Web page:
It is based on recent activities in the USA; an Editorial in the New 
York Times, a proposed law on access to the results of Federally 
funded research and a tv advert by the Public Library of Science.

Subject: More on Open Access viability

>From NFAIS ENotes, with thanks to Jill O'Neill.

"Sabo, SOAF, SOAN and More"
Cites and Insights, September 2003

Walt Crawford provides a superior overview of the Open Access debate 
of recent weeks in his September 2003 issue of Cites and Insights.  
Down load the PDF file at: http://cites.boisestate.edu/civ3i11.pdf 
and go directly to pages 9-17.  Crawford, who has stated serious 
reservations about the viability of Open Access, looks at the Sabo 
Bill and considers the various criticisms of the bill put forward by 
the publishing community.  His approach is even-handed and treats 
both sides of the issue fairly. (The Sabo bill is H.R. 2613, and is 
entitled the Public Access to Science Act - see E-Notes August 12,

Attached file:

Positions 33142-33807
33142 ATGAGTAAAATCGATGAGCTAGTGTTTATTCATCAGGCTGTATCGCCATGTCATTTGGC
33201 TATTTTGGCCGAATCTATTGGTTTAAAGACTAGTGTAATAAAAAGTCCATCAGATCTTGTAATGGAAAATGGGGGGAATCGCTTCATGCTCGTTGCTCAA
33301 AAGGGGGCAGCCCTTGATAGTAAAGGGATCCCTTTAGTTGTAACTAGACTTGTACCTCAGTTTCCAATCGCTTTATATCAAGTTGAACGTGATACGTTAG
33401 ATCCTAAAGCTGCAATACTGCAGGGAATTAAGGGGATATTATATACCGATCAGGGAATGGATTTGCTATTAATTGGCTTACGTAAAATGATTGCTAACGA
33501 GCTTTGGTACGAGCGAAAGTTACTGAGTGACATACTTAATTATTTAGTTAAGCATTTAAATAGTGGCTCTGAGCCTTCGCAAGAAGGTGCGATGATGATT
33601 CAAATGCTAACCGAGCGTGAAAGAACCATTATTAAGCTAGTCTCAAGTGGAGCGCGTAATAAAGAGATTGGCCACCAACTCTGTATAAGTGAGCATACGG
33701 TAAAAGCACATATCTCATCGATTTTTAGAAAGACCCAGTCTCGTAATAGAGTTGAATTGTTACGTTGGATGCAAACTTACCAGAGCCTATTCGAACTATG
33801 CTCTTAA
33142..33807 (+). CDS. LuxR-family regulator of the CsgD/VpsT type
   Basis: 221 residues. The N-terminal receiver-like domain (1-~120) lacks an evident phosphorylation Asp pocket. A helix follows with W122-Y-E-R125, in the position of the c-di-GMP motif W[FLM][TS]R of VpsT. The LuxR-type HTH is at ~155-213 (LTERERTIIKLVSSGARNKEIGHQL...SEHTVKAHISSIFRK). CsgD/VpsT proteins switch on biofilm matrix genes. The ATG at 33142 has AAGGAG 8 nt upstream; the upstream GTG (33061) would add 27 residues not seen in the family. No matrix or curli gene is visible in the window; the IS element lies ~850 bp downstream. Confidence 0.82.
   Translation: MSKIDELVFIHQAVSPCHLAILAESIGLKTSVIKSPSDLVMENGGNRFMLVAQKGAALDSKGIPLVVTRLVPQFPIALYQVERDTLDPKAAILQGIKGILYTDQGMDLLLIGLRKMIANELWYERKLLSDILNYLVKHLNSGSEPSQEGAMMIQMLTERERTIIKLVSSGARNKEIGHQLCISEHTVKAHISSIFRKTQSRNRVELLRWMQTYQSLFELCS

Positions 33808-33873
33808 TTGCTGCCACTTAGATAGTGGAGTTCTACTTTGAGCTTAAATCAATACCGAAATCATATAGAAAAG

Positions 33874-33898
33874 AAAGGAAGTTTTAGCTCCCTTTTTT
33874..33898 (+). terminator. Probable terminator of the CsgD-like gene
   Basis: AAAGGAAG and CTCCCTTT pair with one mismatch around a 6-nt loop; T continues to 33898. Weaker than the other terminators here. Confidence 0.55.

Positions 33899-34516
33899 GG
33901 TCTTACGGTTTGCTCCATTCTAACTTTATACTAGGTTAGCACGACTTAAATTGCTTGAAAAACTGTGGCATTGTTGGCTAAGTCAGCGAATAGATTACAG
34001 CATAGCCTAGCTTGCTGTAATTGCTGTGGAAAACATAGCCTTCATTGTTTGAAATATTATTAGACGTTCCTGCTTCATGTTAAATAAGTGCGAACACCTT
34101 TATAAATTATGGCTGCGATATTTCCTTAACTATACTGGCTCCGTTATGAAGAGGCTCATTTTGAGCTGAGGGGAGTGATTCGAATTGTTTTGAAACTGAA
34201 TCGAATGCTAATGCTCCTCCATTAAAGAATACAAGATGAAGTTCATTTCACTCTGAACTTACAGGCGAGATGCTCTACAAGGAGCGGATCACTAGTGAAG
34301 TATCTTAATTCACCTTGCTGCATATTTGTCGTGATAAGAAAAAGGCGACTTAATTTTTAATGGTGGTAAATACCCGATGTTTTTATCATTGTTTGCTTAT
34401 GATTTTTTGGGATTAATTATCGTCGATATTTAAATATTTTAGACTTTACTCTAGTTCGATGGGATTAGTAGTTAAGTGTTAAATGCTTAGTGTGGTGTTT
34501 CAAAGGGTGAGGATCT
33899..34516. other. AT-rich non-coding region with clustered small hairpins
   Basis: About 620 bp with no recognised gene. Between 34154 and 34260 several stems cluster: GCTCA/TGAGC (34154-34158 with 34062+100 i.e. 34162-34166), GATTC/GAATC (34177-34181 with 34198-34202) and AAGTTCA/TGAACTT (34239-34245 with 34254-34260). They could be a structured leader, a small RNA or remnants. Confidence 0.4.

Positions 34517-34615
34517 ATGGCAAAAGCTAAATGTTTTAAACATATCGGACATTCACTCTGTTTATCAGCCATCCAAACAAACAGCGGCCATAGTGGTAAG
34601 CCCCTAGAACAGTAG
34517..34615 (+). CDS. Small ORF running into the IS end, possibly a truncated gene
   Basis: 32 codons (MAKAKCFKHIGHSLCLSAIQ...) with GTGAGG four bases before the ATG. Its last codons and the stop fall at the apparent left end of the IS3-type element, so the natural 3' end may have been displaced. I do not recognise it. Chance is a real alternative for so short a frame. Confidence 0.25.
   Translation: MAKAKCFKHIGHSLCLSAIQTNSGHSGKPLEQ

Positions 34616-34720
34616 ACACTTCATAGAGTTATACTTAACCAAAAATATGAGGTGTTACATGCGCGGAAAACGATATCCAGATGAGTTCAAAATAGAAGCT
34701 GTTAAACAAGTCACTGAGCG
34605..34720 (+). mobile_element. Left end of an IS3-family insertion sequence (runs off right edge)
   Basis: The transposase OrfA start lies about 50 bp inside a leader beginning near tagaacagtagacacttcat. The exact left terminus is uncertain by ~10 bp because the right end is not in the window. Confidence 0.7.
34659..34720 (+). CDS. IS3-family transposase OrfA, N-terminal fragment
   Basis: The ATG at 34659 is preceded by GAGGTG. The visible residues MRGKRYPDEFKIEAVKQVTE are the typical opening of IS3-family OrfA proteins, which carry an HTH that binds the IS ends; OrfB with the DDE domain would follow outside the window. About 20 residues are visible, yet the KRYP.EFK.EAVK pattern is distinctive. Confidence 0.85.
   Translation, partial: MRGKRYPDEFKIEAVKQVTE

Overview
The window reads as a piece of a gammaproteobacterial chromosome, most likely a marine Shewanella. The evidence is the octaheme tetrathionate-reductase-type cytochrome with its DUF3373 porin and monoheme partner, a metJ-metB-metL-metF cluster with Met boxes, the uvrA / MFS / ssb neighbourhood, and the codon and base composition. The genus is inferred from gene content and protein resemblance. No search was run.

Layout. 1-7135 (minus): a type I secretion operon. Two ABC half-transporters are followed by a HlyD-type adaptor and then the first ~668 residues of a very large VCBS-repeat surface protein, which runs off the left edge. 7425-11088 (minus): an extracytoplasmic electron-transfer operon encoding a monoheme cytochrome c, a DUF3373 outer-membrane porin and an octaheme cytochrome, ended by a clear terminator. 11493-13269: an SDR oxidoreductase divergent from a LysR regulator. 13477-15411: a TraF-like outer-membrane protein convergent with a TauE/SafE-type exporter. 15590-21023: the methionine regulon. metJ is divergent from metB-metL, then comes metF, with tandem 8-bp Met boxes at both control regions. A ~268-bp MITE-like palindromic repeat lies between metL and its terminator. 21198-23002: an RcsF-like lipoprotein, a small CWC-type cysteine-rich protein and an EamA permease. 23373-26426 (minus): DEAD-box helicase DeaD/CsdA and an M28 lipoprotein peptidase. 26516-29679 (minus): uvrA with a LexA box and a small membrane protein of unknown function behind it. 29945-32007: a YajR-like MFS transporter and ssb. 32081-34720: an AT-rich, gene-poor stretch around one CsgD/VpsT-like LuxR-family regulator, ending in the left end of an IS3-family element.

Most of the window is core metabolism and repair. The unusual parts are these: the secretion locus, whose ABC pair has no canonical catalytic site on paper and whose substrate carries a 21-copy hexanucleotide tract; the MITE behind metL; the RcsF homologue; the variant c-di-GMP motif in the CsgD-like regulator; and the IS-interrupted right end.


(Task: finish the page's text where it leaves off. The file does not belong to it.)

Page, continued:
2003 for a brief description of the proposed legislation).


Subject: Agreement on Permanent Availability by the US Govt.

Agreement Ensures Permanent Public Online Access to Government 
By Miriam A. Drake

Public Printer, Bruce R. James, and Archivist of the United States, 
John W. Carlin, announced an agreement that will enable the 
Government Printing Office (GPO) and the National Archives and 
Records Administration (NARA) to ensure free and permanent access to 
more than 250,000 federal government titles available through GPO 

These titles include Congressional Record, Federal Register, Code of
Federal Regulations, U. S. Code, and the publications of many federal
agencies. GPO Access is available to anyone who uses the Internet. It
provides quick and easy access to important government information. 
People lacking Internet access may use GPO Access at any one of the 
more than1,200 depository libraries, see

Subject: Open Source meeting cancelled

A meeting which WIPO (The World Intellectual Property Organisation) 
intended to hold on the principle of 'open' research and development